Hour four, we try to pass the time by singing songs. That lasts for 10 minutes, and then misery settles in again. For the past three hours, we've been alone in the river. Now, we see another two other teams behind us. We become stuck on a submerged log, and the teams pass us. When they're a few yards away, our team is again in the water, dislodging the canoe. By the time we become unstuck, the two other teams are nowhere to be seen.
Hour five, this stupid river will never end and now, the two men have joined me in hating canoeing. I am permanently sitting in a pool of water from all of the getting in and out, and though we keep dumping the water when possible, it keeps coming back to seep into my socks and up my legs to soak my tights. My body begins to show signs of hypothermia as I can no longer grip things with my hands, my body shakes uncontrollably, and I am having trouble balancing when we have to walk with the canoe. Mike insists every five minutes for me to paddle, wiggle my toes, and wear his slightly less wet gloves.
Hour six, I fear we'll be on this river forever. When Whit and Mike finally spot our stopping point, I can't even be happy or excited. Instead, I simply get out and walk straight to the fire one of the volunteers has started. I entertain the thought of quitting and letting Mike and Whit continue as a two-man team. Mike responds, "I'm finishing this race with you, so you can't quit." Those are just the sweet words I need to hear, and after eating a protein bar, we're moving again, this time on dry land.
This leg of the race is a 10 mile trekking section. We try running a few yards, then walking some. I, the proud marathoner, hold my team back as I'm unable to run for very long. Lucky for me, both Mike and Whit are compassionate souls and only give encouragement. The fire-starting volunteer drives by us in a truck, telling us we have only one team behind us. Within the next mile, that team passes us, and we have officially become the last place team. Our saving grace, however, is that many teams have already quit and given up, and we still have the heart to keep going (thanks to my husband and Whit, I have not quit).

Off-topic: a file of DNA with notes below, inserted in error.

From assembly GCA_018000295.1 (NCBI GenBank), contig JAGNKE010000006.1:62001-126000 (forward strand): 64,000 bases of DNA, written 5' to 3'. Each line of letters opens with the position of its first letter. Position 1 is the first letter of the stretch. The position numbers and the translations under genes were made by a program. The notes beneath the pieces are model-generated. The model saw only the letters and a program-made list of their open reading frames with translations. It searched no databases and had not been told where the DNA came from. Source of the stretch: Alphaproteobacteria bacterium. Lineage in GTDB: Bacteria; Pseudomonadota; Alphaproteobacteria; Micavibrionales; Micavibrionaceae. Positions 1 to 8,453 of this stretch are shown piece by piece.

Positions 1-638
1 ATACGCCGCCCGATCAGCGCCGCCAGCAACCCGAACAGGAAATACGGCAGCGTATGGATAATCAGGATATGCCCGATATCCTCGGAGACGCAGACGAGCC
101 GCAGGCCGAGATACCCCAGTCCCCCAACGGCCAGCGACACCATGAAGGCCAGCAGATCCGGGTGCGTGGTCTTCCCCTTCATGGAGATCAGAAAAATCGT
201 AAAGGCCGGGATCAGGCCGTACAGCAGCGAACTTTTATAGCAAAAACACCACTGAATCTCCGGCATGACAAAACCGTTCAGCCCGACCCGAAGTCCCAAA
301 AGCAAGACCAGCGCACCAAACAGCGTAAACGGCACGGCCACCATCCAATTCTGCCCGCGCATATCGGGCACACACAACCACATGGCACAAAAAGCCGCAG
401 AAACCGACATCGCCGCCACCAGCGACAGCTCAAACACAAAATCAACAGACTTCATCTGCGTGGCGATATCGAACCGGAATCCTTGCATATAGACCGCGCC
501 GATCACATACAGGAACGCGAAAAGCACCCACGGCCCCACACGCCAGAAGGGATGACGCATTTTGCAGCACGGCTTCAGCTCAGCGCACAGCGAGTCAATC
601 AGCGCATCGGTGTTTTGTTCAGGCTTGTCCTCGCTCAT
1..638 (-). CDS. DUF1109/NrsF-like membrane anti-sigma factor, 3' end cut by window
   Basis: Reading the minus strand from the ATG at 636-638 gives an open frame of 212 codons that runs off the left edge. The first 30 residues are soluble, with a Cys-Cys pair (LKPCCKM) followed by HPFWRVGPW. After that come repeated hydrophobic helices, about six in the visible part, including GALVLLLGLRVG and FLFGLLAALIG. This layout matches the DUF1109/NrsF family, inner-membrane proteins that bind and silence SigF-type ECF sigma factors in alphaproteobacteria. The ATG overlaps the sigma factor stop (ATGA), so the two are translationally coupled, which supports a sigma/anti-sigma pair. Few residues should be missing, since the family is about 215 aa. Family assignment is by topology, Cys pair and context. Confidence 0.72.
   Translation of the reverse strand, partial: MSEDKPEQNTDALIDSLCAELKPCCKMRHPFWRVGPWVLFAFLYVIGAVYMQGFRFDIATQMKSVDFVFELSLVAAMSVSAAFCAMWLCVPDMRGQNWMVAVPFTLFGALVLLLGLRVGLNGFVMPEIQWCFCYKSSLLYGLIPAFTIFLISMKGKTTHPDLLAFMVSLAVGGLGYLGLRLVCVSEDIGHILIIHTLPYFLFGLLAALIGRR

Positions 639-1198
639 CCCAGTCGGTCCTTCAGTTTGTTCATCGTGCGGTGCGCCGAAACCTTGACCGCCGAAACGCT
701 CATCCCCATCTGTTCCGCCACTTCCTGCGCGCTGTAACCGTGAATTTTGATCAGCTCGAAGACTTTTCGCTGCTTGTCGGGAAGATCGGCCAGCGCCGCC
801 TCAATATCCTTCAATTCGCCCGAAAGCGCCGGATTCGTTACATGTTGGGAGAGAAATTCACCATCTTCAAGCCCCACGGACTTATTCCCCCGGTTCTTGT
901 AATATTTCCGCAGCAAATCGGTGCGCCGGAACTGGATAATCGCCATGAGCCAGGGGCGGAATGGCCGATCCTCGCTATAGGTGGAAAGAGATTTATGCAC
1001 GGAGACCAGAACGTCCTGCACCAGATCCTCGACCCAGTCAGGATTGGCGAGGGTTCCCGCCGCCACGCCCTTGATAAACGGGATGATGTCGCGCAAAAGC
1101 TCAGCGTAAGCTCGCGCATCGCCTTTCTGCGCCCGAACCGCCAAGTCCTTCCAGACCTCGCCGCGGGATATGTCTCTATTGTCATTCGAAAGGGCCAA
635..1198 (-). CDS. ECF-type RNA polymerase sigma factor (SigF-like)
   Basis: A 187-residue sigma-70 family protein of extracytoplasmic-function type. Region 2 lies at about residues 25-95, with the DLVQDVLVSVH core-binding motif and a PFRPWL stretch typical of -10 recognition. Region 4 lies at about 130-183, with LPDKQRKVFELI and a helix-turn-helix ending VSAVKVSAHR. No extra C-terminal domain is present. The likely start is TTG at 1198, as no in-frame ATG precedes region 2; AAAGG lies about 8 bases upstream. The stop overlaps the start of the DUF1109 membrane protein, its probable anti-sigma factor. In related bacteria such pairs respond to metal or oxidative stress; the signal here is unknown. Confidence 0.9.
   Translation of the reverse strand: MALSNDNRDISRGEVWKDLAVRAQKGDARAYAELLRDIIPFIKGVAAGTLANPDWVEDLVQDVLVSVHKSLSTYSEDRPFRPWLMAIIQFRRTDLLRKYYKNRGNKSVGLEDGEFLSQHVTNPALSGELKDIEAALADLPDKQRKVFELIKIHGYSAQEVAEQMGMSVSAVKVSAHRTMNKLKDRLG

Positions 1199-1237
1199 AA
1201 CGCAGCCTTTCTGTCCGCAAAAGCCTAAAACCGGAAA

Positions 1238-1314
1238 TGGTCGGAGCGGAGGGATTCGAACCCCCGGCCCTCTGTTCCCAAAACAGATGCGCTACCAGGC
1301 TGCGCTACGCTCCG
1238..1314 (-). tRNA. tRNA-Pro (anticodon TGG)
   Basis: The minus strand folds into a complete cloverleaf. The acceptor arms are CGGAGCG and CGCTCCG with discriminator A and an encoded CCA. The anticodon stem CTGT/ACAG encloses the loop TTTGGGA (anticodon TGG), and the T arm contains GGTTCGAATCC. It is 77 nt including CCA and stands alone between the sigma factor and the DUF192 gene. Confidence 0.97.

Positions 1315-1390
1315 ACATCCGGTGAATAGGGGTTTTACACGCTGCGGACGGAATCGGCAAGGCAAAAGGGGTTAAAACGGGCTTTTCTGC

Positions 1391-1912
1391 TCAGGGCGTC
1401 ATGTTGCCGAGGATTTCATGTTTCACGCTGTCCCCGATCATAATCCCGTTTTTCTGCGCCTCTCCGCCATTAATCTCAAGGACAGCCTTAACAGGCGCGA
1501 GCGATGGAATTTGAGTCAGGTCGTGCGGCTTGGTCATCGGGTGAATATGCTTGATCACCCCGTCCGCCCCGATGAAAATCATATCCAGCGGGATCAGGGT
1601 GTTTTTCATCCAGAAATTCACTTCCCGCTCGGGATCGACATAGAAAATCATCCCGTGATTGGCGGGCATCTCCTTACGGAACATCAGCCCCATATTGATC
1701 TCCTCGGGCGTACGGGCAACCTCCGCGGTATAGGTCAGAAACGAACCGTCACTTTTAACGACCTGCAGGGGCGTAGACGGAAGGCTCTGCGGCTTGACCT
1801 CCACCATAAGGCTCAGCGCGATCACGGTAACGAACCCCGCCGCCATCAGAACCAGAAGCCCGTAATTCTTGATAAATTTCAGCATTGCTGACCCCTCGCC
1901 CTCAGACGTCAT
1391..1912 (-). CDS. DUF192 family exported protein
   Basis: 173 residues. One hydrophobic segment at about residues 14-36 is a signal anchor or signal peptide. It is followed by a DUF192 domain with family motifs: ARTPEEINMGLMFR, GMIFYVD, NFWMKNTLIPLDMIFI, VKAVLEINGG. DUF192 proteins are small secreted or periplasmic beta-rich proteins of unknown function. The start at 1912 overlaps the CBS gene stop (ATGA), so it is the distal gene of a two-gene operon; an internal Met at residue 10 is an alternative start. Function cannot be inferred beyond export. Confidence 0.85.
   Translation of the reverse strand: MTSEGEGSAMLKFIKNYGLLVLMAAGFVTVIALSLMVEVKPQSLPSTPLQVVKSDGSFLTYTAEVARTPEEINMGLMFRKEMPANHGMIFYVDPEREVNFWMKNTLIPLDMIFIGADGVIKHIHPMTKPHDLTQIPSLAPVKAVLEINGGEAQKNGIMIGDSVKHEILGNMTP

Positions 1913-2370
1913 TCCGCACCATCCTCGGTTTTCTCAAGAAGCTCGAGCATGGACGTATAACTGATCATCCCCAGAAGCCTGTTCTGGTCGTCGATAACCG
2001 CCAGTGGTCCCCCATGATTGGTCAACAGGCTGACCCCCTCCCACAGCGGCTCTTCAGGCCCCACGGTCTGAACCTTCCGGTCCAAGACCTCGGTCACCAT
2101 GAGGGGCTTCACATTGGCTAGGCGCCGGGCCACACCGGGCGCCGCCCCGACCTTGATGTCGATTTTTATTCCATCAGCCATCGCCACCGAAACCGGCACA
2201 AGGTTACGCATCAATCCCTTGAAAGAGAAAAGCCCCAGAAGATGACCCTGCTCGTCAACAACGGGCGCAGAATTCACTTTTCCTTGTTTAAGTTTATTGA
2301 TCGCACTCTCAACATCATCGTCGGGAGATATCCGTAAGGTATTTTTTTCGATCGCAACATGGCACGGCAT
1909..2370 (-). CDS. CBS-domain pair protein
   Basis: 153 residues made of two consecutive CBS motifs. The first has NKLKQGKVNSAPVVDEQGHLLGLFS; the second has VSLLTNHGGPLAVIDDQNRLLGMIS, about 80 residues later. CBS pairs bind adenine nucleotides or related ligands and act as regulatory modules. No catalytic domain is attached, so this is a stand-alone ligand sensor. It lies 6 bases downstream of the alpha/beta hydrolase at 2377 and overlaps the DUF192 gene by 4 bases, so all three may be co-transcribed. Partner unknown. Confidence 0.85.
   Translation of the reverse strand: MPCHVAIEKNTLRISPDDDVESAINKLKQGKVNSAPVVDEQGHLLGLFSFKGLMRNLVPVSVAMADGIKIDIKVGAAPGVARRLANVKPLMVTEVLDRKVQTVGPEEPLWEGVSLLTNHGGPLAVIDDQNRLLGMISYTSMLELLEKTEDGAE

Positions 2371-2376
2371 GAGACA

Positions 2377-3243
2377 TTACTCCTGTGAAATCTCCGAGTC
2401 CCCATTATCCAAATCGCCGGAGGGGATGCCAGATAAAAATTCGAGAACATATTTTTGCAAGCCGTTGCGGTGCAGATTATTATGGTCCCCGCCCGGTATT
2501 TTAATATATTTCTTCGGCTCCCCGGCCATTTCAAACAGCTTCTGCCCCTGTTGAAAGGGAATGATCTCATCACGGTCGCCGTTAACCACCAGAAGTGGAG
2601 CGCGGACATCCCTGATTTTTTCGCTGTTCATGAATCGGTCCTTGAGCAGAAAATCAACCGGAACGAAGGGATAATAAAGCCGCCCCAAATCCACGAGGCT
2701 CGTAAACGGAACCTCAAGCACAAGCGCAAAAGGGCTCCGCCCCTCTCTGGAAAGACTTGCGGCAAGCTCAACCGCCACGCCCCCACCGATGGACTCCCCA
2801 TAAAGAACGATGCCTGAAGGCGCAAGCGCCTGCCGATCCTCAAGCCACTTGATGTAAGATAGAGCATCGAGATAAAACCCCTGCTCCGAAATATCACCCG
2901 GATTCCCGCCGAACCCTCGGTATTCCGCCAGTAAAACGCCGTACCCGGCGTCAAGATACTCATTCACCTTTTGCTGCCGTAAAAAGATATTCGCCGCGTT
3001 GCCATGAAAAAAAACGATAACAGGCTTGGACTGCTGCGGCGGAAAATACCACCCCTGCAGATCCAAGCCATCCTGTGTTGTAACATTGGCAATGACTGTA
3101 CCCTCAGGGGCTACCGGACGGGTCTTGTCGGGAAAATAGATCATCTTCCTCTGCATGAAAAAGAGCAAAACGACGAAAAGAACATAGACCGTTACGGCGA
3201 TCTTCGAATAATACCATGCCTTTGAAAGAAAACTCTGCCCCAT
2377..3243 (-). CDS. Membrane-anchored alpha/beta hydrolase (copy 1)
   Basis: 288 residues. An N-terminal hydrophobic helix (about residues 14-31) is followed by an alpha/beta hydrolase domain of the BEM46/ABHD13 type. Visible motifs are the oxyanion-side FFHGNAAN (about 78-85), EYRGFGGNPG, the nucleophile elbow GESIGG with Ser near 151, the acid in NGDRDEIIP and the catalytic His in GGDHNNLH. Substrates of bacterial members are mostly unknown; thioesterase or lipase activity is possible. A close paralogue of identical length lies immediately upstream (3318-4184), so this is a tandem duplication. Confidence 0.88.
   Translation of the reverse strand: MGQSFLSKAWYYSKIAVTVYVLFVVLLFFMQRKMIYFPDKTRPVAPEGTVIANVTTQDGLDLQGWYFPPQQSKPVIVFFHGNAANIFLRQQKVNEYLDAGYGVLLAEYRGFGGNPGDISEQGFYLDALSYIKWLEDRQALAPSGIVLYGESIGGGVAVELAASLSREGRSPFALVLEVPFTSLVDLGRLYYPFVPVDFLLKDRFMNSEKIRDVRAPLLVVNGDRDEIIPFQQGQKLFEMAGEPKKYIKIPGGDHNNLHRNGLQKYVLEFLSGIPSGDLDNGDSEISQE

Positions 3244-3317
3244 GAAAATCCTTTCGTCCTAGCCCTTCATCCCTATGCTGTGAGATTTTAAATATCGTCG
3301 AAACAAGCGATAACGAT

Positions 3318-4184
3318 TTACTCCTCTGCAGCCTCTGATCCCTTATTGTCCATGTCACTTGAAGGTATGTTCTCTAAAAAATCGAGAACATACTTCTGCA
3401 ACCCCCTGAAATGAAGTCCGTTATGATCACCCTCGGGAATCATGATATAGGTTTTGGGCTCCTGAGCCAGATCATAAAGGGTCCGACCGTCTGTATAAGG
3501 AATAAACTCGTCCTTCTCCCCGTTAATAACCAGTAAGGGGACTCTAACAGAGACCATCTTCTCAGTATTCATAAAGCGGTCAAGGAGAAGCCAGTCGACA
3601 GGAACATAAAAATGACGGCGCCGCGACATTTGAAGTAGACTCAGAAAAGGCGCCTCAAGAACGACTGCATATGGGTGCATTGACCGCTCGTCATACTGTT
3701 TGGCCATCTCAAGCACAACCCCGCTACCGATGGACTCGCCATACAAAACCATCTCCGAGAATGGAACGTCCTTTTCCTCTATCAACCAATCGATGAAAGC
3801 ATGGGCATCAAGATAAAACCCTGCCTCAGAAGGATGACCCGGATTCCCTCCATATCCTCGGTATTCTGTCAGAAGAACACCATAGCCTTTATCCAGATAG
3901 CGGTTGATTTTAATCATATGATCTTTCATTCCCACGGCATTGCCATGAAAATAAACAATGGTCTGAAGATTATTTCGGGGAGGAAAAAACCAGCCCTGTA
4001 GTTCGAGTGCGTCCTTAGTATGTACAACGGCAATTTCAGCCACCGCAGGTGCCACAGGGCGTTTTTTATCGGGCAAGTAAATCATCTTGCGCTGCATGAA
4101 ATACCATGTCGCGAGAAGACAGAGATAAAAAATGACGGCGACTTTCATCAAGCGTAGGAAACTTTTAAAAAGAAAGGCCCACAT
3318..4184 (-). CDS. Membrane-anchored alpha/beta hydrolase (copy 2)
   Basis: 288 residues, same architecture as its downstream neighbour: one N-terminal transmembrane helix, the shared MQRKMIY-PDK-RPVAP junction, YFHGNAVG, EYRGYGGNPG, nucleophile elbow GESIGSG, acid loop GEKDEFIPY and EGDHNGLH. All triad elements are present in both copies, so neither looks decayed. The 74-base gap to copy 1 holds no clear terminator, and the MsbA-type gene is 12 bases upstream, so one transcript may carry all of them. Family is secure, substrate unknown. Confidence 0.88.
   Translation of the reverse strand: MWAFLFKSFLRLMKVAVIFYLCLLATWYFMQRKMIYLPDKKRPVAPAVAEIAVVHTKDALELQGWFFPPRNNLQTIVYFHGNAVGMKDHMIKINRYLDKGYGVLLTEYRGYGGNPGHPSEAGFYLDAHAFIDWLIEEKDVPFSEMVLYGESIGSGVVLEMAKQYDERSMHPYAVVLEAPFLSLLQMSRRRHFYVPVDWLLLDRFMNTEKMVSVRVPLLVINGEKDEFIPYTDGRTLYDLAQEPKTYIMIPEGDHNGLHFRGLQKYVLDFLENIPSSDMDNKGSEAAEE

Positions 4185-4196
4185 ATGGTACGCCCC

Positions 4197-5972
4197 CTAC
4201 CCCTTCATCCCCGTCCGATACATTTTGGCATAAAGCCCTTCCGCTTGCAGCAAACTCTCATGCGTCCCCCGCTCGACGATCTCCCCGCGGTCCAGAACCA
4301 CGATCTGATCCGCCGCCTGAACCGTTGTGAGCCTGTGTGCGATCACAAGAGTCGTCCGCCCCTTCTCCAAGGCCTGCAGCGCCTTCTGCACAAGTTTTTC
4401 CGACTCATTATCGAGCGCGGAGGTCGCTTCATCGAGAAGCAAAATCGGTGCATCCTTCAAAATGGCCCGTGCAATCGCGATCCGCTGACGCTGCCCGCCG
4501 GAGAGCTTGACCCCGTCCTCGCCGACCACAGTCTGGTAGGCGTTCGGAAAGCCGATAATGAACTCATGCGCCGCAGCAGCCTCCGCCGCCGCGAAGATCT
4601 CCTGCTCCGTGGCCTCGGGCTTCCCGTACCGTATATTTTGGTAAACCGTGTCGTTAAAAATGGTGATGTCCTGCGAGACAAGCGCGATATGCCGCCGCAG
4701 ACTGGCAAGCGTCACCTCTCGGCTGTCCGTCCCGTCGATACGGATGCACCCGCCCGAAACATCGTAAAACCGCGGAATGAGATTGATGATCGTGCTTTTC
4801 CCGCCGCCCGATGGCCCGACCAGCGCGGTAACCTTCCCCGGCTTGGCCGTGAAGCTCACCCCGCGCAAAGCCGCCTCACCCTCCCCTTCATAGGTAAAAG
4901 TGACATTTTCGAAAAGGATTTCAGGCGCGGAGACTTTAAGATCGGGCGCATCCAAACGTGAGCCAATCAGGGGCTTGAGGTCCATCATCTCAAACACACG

Just before 5 p.m., we are back to the place where we left our bikes. There, we hear some of the most glorious words I have ever heard: "You have missed the cut-off time for this station, so you cannot continue to the next leg." Though disappointing to not make it to the rappelling and orienteering parts of the race, our team will still be considered as having completed the race if we just bike to the finish.
We hop on our bikes and head towards home. At 5:30 p.m., we cross the finish line, take a quick picture, and then I hop into the car and crank the heater. We spent 14.5 hours racing, and my body can feel every minute of it.
Our other three friends are still out on the course, having made it a little further than we did before being turned back, and at 6:30 p.m., all six of us are ready for some hot food and cold beer. The Ozark Adventure Race was exactly that, an adventure, and though I can't say I'll participate in it again, I will say that it showed me two things: One, I am not a canoeing type of person; and two, my husband is more wonderful and supportive than I ever thought.
Thanks to Whit Collins for joining with Mike and me to form Team Viper and for showing a lot of heart, determination and giving encouragement to a very cold and ready-to-be-finished-with-canoeing gal.
Thanks to Chris Behrens, Jake Pippenger and Veronique Jarrell-King for forming Team Acid and joining us for the adventure. Great job to all three of you, and thanks for the fun during training, the drive there and back, and the camaraderie.
Thanks to Jessica Behrens and Eileen Hess for getting up at 1:30 a.m. when you didn't have to, supporting all six of us throughout the race and for greeting us with a beer at the end.
And a special thanks to my husband, Mike Cady, who is the reason I continue when I feel like quitting, not just in this race, but in everyday life. (Also, thank you for giving me your only pairs of gloves and dry socks too!)